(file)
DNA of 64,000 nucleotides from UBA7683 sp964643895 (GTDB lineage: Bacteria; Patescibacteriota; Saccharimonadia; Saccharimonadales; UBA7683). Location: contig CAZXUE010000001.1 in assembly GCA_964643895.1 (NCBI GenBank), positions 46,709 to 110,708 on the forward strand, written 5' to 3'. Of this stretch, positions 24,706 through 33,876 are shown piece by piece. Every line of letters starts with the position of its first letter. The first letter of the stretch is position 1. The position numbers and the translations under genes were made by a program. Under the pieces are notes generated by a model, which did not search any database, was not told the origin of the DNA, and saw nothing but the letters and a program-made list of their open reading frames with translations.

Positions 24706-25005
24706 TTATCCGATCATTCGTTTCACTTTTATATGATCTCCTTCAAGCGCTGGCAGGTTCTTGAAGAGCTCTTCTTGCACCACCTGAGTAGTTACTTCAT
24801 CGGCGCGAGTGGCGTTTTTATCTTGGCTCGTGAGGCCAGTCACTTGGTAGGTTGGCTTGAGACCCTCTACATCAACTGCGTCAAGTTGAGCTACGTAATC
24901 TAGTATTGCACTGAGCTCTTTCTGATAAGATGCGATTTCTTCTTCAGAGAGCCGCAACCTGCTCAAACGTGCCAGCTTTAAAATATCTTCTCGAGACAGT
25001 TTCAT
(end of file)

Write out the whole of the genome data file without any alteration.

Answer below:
DNA of 64,000 nucleotides from UBA7683 sp964643895 (GTDB lineage: Bacteria; Patescibacteriota; Saccharimonadia; Saccharimonadales; UBA7683). Location: contig CAZXUE010000001.1 in assembly GCA_964643895.1 (NCBI GenBank), positions 46,709 to 110,708 on the forward strand, written 5' to 3'. Of this stretch, positions 24,706 through 33,876 are shown piece by piece. Every line of letters starts with the position of its first letter. The first letter of the stretch is position 1. The position numbers and the translations under genes were made by a program. Under the pieces are notes generated by a model, which did not search any database, was not told the origin of the DNA, and saw nothing but the letters and a program-made list of their open reading frames with translations.

Positions 24706-25005
24706 TTATCCGATCATTCGTTTCACTTTTATATGATCTCCTTCAAGCGCTGGCAGGTTCTTGAAGAGCTCTTCTTGCACCACCTGAGTAGTTACTTCAT
24801 CGGCGCGAGTGGCGTTTTTATCTTGGCTCGTGAGGCCAGTCACTTGGTAGGTTGGCTTGAGACCCTCTACATCAACTGCGTCAAGTTGAGCTACGTAATC
24901 TAGTATTGCACTGAGCTCTTTCTGATAAGATGCGATTTCTTCTTCAGAGAGCCGCAACCTGCTCAAACGTGCCAGCTTTAAAATATCTTCTCGAGACAGT
25001 TTCAT